Steps in the Right Direction: States Improve TANF Programs

Jul 17, 2013

By Elizabeth Lower-Basch and Lavanya Mohan

While TANF is an insufficient safety net, as we have discussed, a handful of states have recently done the right thing for low-income families by passing laws that improve their TANF programs. California, Minnesota, Illinois and Nebraska have all enacted laws that strengthen TANF programs to serve needy families.

Asset Limits: The Illinois state legislature passed a bill that removes the restrictive asset limit eligibility requirements for TANF applicants and recipients. Under the previous state rule, families could not have more than $3,000 in savings without losing TANF eligibility. This meant that low-income families could never move towards financial security by building their savings. By removing the asset limit altogether, Illinois will allow needy families to save for emergency needs, unexpected expenses or perhaps even a downpayment on a car.  Pending the Governor’s signature, Illinois joins Hawaii, which repealed its asset limit earlier this year, and six other states.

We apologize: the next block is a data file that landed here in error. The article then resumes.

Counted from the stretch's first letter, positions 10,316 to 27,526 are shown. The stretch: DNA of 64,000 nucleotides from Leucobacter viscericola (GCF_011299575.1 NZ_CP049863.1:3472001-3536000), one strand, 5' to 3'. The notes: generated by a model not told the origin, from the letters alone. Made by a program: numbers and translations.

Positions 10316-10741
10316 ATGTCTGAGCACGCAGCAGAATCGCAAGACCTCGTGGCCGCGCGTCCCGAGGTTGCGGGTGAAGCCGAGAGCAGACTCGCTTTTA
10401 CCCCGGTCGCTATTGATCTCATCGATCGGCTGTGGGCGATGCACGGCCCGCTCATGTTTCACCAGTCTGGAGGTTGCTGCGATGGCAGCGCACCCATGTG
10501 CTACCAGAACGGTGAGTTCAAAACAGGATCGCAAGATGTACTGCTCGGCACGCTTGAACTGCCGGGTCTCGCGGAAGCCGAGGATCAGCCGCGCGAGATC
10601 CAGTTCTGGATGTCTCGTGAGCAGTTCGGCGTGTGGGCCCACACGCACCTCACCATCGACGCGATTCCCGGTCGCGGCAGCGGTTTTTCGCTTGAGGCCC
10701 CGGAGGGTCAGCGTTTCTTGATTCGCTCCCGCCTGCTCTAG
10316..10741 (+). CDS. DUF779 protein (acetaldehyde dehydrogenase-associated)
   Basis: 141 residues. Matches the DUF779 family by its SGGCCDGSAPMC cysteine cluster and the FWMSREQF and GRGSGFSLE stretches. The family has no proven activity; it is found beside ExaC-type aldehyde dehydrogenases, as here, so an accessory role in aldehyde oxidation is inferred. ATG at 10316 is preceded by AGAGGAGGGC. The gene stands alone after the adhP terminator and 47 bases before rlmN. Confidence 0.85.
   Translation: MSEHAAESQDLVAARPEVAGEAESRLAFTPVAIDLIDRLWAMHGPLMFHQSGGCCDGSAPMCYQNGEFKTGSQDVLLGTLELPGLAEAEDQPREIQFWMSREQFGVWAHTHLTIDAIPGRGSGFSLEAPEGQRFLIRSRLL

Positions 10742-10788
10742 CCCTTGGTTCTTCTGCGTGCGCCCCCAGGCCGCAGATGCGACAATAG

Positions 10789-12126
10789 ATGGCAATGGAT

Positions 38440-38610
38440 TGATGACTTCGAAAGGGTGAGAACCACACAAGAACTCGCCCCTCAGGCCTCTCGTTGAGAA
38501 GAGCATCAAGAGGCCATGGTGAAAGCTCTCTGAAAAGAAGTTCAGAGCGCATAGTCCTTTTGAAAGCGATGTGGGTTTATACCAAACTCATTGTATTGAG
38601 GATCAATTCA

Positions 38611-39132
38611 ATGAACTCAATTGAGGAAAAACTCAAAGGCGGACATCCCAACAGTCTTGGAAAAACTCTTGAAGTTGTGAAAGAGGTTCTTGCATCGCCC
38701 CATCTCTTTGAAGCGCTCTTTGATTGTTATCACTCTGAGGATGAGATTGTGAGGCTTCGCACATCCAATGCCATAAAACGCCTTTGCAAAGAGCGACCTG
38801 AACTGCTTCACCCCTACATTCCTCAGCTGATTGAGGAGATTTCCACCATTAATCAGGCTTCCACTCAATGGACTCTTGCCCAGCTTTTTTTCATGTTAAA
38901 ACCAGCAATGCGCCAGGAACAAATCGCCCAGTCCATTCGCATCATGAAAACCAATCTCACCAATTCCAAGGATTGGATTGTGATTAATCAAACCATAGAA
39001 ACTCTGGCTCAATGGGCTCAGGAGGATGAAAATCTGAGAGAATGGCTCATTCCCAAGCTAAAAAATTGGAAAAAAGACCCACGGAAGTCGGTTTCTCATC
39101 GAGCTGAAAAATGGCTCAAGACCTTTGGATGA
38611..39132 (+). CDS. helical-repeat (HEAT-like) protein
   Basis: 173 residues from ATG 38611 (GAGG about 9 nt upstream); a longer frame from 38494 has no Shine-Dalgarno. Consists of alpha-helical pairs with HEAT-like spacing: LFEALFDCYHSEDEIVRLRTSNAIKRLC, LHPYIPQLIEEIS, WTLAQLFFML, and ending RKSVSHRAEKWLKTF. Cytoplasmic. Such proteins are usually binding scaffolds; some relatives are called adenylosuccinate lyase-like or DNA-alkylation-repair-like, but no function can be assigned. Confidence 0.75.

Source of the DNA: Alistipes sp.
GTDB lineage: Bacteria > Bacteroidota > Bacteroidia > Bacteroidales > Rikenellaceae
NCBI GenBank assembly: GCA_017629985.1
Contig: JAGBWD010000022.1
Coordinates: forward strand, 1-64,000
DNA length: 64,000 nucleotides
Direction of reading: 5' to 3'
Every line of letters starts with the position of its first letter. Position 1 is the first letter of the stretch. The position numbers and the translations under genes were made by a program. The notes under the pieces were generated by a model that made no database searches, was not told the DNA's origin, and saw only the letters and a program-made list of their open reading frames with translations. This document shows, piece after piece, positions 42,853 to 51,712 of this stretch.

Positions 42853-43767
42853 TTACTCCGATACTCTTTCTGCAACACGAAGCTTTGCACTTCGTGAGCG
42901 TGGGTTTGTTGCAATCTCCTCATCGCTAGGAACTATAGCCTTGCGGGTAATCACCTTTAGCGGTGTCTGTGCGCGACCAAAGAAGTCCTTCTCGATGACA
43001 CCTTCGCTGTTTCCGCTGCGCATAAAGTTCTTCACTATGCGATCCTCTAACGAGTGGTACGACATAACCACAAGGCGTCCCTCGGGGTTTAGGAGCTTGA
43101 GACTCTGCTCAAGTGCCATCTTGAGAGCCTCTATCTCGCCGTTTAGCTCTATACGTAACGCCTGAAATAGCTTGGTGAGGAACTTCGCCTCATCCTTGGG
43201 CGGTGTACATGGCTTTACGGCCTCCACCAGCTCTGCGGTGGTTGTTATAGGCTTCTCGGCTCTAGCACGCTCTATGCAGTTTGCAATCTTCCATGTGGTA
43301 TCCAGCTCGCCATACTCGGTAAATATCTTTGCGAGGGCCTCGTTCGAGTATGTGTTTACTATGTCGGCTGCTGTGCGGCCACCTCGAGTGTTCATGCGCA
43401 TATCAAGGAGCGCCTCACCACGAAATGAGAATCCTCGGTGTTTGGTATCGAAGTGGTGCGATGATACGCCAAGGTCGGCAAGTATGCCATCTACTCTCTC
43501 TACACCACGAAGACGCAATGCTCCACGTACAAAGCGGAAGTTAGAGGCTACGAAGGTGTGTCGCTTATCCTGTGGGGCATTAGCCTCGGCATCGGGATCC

Family Caps: While typically TANF cash grants are based on family size, “family cap” laws prevent benefits from increasing to offset the added expenses when children are born into families already receiving TANF. These laws create hardships for needy families, especially affecting the most vulnerable poor infants. Moreover, studies have shown that family caps do not lower birth rates. As part of its budget, Minnesota repealed its family cap law. Similar legislation is still pending in California.

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